How to Rig Soft Plastic Eels and Shad Fishing Lures
Soft plastic shad fishing lures are proven fish catchers, partly due to the wriggling action they get from their paddle tails and their realistic apperance. Remarkably, some even smell and taste like the real thing too!
They're so-called after
the fish species of that name, which are members of the herring family, and - unfortunately for them - a
popular baitfish for pretty much all saltwater predators.
Plastic shad lures are relatively inexpensive to buy, which in view of their lack of long-term durability, is good news indeed.
In fact they're cheap enough to have a number of different shapes, sizes and colours in your lure box so for those days on which the fish aren't being entirely cooperative.
They can be fished unweighted, or fitted with separate leadheads - otherwise, with no leadhead, they remain a plastic shad fishing lure and must be rigged with a special single-cranked 90o jig hook specially designed for the purpose, like this Mustad Aberdeen version...
Rigging Shad Fishing Lures
This is easy:~
Soft-plastic shad, correctly rigged
- First mark the point at which the hook should emerge from the lure's back, which must be on its centreline, then;
- Insert the hook point in the nose of the lure and, in a single
movement, thread the hook through the lure and out at the marked point.
- Is the lure is bunched or stretched along the hook shank? If it is you've
not got it right - remove the hook and start again;
- Does the hook
point emerge on the centreline? No? You've guessed it, start again.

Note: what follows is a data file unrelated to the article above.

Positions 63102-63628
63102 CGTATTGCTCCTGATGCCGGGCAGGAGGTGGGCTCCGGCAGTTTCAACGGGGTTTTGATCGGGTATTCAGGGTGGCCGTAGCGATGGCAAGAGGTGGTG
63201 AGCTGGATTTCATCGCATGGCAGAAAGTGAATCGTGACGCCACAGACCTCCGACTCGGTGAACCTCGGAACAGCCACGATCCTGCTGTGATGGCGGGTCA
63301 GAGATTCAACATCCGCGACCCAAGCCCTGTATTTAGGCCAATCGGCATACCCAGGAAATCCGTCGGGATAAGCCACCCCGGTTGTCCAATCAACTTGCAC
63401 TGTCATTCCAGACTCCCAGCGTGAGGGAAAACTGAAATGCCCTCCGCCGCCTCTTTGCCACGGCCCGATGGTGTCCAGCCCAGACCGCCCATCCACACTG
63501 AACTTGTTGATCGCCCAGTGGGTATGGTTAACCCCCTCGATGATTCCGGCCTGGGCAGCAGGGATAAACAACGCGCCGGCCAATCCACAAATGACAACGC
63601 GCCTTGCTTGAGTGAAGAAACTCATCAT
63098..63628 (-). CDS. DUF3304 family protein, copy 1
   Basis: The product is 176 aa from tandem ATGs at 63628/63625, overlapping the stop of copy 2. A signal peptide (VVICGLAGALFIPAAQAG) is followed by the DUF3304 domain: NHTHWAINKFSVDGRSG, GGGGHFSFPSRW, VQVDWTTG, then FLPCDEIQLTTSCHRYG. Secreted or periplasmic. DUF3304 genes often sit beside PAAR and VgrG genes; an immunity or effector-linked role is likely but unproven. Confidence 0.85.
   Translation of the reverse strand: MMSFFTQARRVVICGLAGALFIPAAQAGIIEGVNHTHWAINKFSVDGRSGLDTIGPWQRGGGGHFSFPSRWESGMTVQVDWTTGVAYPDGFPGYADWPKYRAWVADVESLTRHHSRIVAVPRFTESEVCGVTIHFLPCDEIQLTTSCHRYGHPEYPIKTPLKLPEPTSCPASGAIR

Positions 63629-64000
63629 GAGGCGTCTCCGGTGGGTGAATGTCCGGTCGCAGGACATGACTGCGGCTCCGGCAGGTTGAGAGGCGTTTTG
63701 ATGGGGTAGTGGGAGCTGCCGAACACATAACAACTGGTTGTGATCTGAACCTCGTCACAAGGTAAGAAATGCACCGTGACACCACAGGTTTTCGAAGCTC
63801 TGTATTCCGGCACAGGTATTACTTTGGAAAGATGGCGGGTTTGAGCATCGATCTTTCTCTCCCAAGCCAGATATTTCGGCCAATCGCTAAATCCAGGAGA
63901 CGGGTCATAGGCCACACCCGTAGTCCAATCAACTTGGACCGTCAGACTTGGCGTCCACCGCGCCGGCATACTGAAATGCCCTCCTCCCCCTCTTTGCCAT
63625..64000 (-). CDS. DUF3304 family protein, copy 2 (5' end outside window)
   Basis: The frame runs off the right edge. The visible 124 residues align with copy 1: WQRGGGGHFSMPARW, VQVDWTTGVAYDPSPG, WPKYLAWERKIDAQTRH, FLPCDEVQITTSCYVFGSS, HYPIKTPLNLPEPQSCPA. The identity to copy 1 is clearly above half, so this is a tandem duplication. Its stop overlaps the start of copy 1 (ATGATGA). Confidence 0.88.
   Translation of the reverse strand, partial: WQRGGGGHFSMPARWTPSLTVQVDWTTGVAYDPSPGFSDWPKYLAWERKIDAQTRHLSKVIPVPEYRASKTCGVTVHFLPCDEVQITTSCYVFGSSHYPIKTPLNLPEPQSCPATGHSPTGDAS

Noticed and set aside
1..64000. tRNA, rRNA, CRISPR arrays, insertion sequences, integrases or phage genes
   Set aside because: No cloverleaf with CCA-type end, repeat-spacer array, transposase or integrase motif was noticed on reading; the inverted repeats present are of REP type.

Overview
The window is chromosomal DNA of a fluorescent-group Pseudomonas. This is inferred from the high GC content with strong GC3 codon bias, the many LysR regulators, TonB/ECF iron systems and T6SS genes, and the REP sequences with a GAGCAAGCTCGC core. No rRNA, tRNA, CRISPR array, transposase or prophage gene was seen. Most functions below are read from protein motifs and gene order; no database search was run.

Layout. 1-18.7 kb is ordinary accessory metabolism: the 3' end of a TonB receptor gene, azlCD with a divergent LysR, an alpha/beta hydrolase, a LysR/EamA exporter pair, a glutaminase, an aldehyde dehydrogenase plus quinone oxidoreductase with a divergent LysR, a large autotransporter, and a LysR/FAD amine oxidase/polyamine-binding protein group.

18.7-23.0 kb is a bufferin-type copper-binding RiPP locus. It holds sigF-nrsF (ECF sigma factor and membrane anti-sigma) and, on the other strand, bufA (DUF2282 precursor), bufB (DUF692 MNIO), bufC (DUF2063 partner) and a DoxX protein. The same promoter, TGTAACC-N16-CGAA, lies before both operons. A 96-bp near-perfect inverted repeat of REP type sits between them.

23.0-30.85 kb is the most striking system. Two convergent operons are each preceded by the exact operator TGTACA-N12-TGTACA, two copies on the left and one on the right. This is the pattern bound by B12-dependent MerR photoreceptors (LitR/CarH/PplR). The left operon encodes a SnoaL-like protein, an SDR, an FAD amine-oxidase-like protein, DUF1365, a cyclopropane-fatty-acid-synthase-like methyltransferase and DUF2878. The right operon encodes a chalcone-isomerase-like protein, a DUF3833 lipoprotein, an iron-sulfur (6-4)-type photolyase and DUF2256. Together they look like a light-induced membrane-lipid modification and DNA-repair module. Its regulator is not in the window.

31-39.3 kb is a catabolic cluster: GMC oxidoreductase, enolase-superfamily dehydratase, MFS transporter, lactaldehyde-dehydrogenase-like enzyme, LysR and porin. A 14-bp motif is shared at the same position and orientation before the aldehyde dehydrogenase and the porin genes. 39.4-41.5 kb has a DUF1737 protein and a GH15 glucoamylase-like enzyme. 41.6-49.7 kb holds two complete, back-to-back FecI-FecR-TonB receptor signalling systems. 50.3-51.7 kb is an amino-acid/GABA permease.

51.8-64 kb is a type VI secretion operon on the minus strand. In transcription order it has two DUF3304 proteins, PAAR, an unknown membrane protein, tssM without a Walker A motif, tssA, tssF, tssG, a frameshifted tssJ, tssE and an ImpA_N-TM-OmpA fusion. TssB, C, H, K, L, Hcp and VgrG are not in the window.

It's just a matter of practise. Soon you'll be doing it right first time, every time!
Rigging a Plastic Sandeel, or Similar Lure
Unlike shad lures, soft plastic sandeel imitations sport a wriggle tail, not a paddle
tail - it does the same thing though. These long, narrow lures need to be similarly
impaled carefully on a specially cranked hook.
But, as the sandeel
doesn't have sufficient body depth to conceal the hook shank, their
special hook has an additional crank in it - the Z-bend hook - so the
lure sits in the bend of the hook and lies along the shank of the hook.
For long, thin shads like this sandeel you'll need to use a Z-bend jig hook
- Insert a z-bend hook in the top/front of its head and push it through;
- Feed the lure up to the eye of the hook and turn it so that the shank lies along the underside of the lure;
- Mark the point at which the hook point should be inserted on the
underside, and where it should emerge on top - a few millimetres further
aft - and push the point through both marks so that the lure sits neatly in
the bend of the hook.
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